Quantcast
  1. This site uses cookies. By continuing to use this site, you are agreeing to our use of cookies. Learn More.

Barrel link

Discussion in 'Gunsmithing and Repairs' started by 4thHorseman, Jun 17, 2003.

Thread Status:
Not open for further replies.
  1. 4thHorseman

    4thHorseman Member

    Joined:
    Dec 24, 2002
    Messages:
    618
    Location:
    Right Here
    I bought a used custom gun the other day. It was a Caspian. I notice the barrel link was sightly elongated where the (lack of the proper name) the handled pin you where you push on and then pull out to dissassemble the gun. The barrel pin is tight but the other end is elongated as if it was intentionally made about .005-.0010 larger. The thing (that is used for dissassembly) was not worn at all.
    Any ideas? Is this done sometimes? Does it hurt anything?
    I'm gonna get razzed for not knowing the correct the name for the part, but I'm sure you'll help. :D
     
  2. stans

    stans Member

    Joined:
    Dec 27, 2002
    Messages:
    2,426
    Location:
    central Virginia
    I can't think of a good reason for the big hole in the barrel link to be oversized or elongated. An elongated hole could cause problems with consistant lock up and will definitely cause problems with consistant unlocking. Of course, if the barrel was improperly fitted and shot a lot, that could explain the elongated hole.
     
  3. AZ Jeff

    AZ Jeff Member

    Joined:
    Jan 21, 2003
    Messages:
    821
    Location:
    Phoenix, AZ
    In the old days, before there were different length links available, pistolsmiths used to fit up barrels into M1911 pistols as follows:

    1. Weld up hood and bottom lugs on barrel to add metal.
    2. File away metal to achieve custom fit at barrel hood.
    3. File away metal on bottom lugs to achieve tight fit against slide stop pin. (That's the part you take out to disassemble a M1911 pistol.)

    Now once the above is done, and teh barrel fits tight up inside the slide when it's in battery, the barrel link needs to be refit.

    Typically the link would be too short (the center to center distance between the two holes was too small). The solution to this was to open up the LOWER hole that the slide stop pin fit thru, so as to allow the linked barrel to fit up tight on the top of the slide stop pin when the pistol was in battery.

    This made the hole for the slide stop pin in the barrel link sloppy, but that was acceptable, because the upper locked position of the barrel was controlled by the lugs resting on the topside of the slidestop pin, not by the link itself.

    You probably have a pistol that is fitted this way.

    Nowadays, a pistolsmith can use links that are oversize (longer center to center dimension on the two holes), so filing to fit is no longer necessary.

    You can confirm this pistol is fitted this way by putting the barrel in position in the frame, and pass the slide stop pin thru the link without the slide in place. Then, attempt to pull the barrel forward, as if it was going to battery. If the pistol is fitted as I describe, the lugs on either side of the barrel link will rest solidly on TOP of the slide stop pin when the barrel is fully forward.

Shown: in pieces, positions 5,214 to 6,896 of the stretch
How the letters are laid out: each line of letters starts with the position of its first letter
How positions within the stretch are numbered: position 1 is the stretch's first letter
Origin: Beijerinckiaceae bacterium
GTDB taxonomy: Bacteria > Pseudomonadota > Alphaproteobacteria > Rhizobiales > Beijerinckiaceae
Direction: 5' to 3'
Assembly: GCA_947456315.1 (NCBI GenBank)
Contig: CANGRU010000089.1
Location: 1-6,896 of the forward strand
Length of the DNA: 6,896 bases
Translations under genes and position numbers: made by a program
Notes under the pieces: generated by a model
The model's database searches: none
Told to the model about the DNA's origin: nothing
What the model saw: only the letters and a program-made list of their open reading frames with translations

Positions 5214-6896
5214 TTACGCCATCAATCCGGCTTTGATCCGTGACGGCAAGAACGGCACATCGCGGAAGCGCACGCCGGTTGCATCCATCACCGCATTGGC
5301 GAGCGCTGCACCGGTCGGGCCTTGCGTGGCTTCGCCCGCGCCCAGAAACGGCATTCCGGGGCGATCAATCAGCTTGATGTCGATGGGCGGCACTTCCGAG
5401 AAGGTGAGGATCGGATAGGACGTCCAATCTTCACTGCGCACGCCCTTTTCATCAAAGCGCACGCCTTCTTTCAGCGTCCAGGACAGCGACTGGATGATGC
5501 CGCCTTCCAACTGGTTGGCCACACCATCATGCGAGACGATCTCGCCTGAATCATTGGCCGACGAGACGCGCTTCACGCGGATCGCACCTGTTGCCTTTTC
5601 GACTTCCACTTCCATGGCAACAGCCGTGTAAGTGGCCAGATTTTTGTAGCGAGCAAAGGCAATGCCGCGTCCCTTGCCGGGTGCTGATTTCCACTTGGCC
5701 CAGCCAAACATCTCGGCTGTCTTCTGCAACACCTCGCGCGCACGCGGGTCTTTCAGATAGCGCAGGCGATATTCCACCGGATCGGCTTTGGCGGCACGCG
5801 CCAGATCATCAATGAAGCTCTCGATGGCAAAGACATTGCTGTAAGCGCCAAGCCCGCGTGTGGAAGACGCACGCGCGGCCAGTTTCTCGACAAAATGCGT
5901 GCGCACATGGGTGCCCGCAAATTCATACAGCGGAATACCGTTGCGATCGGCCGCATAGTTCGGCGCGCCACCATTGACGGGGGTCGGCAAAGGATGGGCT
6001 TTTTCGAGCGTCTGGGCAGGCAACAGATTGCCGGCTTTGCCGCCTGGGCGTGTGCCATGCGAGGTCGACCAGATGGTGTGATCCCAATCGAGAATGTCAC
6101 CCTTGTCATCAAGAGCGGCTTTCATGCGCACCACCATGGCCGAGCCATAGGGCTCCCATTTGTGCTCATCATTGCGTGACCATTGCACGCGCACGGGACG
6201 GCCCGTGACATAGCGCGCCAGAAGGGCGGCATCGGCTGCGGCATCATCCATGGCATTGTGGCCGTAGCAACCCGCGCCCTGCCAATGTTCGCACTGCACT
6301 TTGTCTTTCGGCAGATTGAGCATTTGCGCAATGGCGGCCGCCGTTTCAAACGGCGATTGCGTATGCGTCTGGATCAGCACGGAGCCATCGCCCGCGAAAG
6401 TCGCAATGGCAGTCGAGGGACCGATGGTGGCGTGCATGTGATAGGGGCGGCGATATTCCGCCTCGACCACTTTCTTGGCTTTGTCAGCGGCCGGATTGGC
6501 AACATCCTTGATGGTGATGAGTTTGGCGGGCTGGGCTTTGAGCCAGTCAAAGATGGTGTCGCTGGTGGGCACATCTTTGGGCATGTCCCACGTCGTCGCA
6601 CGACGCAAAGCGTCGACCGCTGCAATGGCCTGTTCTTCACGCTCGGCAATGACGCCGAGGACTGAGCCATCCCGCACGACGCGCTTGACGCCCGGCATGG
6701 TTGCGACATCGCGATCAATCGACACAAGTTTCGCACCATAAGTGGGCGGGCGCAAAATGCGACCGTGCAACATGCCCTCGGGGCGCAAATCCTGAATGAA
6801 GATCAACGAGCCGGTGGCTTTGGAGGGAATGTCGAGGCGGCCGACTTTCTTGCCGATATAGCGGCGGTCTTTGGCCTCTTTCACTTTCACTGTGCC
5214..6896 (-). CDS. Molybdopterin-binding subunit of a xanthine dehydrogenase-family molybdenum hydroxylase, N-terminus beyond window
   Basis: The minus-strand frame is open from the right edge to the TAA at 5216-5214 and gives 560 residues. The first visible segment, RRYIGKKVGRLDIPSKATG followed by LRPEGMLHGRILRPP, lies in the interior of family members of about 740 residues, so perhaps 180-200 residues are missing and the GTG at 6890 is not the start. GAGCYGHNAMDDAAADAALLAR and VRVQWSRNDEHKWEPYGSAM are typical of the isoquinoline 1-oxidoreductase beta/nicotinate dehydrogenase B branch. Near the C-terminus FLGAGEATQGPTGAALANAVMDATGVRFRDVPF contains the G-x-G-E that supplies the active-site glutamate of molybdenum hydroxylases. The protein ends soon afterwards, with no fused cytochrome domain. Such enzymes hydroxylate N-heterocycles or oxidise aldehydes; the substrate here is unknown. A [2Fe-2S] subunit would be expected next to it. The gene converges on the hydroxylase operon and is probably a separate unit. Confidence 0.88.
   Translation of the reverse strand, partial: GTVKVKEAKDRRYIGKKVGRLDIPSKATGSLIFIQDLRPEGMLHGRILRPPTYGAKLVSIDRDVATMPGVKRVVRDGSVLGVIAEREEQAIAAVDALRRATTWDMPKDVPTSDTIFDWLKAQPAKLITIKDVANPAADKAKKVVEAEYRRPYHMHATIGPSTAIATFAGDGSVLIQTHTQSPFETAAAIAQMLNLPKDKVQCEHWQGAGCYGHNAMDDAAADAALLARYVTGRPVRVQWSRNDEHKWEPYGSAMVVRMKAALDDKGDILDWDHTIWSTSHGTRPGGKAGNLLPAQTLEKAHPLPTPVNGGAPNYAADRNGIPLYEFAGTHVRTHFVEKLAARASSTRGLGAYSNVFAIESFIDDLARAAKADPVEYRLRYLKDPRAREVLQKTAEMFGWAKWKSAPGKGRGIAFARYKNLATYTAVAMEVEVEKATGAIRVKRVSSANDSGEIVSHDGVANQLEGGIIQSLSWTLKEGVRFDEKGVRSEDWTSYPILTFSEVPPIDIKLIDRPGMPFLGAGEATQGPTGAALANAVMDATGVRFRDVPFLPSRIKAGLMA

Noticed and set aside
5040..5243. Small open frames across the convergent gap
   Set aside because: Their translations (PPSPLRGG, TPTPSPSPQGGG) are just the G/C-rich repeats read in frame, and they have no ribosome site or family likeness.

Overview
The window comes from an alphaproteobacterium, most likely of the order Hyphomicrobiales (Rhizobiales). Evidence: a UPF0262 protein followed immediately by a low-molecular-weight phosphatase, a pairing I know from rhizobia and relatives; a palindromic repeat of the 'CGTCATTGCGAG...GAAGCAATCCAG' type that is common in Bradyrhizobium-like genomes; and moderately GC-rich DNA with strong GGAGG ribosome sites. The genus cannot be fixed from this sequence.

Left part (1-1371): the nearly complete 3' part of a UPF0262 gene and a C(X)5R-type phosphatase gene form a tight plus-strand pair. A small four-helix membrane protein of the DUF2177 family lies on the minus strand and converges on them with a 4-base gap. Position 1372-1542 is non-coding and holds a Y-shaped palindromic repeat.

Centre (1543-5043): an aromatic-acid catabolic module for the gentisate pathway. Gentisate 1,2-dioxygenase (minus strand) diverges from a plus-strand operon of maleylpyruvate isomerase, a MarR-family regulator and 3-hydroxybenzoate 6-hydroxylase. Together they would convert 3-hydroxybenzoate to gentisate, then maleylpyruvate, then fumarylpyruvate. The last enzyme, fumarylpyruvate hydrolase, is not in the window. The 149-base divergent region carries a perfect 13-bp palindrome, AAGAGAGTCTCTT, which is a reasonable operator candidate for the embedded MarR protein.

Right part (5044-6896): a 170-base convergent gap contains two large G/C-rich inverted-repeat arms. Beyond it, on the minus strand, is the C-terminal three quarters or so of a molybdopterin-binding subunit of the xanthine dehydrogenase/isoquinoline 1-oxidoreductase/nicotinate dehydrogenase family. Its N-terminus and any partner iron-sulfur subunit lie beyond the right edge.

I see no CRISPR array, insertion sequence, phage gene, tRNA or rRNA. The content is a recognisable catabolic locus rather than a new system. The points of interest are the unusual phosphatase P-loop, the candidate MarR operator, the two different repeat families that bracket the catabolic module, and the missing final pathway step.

4. 4thHorseman

    4thHorseman Member

    Joined:
    Dec 24, 2002
    Messages:
    618
    Location:
    Right Here
    AZ Jeff, can you contact me in reference to the gun info, e-mail or message form?
     
  5. Jim K

    Jim K Member

    Joined:
    Dec 31, 2002
    Messages:
    17,609
    FWIW, the barrel is locked into the slide when the barrel foot rides up on the slide stop, not by the link. If the barrel is held up by the link, it is able to wiggle, which is not good for accuracy. The link serves only to draw the barrel out of engagement with the slide on recoil; it is not needed to raise the barrel for lockup.

    Play in the link engagement with the slide stop pin is normal.

    Jim
     
  6. 4thHorseman

    4thHorseman Member

    Joined:
    Dec 24, 2002
    Messages:
    618
    Location:
    Right Here
    Thanks a lot guys for all your help.:)
     
  7. bountyhunter

    bountyhunter member

    Joined:
    Jan 8, 2003
    Messages:
    3,421
    Location:
    Fascist-Fornia
    "FWIW, the barrel is locked into the slide when the barrel foot rides up on the slide stop, not by the link. If the barrel is held up by the link, it is able to wiggle, which is not good for accuracy. The link serves only to draw the barrel out of engagement with the slide on recoil; it is not needed to raise the barrel for lockup."

    This is true for a properly fited 1911, but you won't see too many factory made junkers that are fitted this well. I see many that "ride the link". The lower barrel lugs don't touch the slide stop pin at all. In fact, many guns that don't shoot to point of aim are tweaked by the gunmaker by changing the link. There is enough "up - down" slop in the barrel fit for this.
     
  8. Delmar

    Delmar Member

    Joined:
    Dec 26, 2002
    Messages:
    2,057
    Location:
    Cedar Bluff, VA
    Wouldn't this elongated hole cause wear and battering on the slide stop pin and link? Doesn't sound good for longevity.
     
  9. Jim K

    Jim K Member

    Joined:
    Dec 31, 2002
    Messages:
    17,609
    Hi, Bountyhunter,

    You are right. I should have said, "In a properly fitted 1911 type pistol.....". Most of the 1911 clones are far from properly fitted, and even supposedly "good brand" guns are not correct.

    As to an elongated or large hole in the link causing excessive wear, I wouldn't worry about it. If the barrel foot is to cam up properly, there has to be some "slop" in the link hole, but it would take a long time for any real wear to occur.

    Jim
     
Thread Status:
Not open for further replies.

Share This Page